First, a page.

LEGO was originally a boys’ toy, and this basis is still reflected in their products. The LEGO Group has attempted to reach a more diverse audience, but female minifigures and minifigures that depict people of color are still vastly underrepresented.
Diversity in LEGO Minifigures
LEGO may be the most popular building toy of our time. This extremely versatile interlocking brick system was introduced in 1949 in Denmark, and has since taken the world by storm. Because it was a construction toy, a typically male-dominated field, LEGO products were originally targeted towards boys, and specifically white boys. As the years have gone on, The LEGO Group has since attempted to diversify its targeted clientele, as exemplified by their introduction of the LEGO Friends line in 2012 which was intended for girls, and their adult collector series (Creator Expert and its variations) aimed at AFOLs (Adult Fans of LEGO).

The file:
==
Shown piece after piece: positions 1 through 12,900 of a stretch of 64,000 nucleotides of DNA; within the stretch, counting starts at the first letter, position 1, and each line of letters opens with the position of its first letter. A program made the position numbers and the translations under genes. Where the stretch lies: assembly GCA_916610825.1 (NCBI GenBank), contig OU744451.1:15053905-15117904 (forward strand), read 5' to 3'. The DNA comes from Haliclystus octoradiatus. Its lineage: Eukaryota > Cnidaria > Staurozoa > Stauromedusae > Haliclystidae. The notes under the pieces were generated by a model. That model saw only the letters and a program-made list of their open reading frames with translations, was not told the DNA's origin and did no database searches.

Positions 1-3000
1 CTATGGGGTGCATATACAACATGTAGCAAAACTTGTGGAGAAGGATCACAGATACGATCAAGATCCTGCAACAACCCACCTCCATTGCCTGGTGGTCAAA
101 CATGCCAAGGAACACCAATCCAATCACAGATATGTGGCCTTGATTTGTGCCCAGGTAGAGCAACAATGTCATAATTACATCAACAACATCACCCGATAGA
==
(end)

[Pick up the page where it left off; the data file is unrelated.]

Despite these attempts at diversification, LEGO has a long way to go before we see true gender and racial diversity in LEGO products, from the way themes are represented to the diversity in the actual minifigures themselves. For example, the LEGO Friends line drew a lot of controversy at its launch for buying into gender stereotypes, such as those that assume girls are interested exclusively in shopping, beauty products, hanging out and pink/purple color schemes.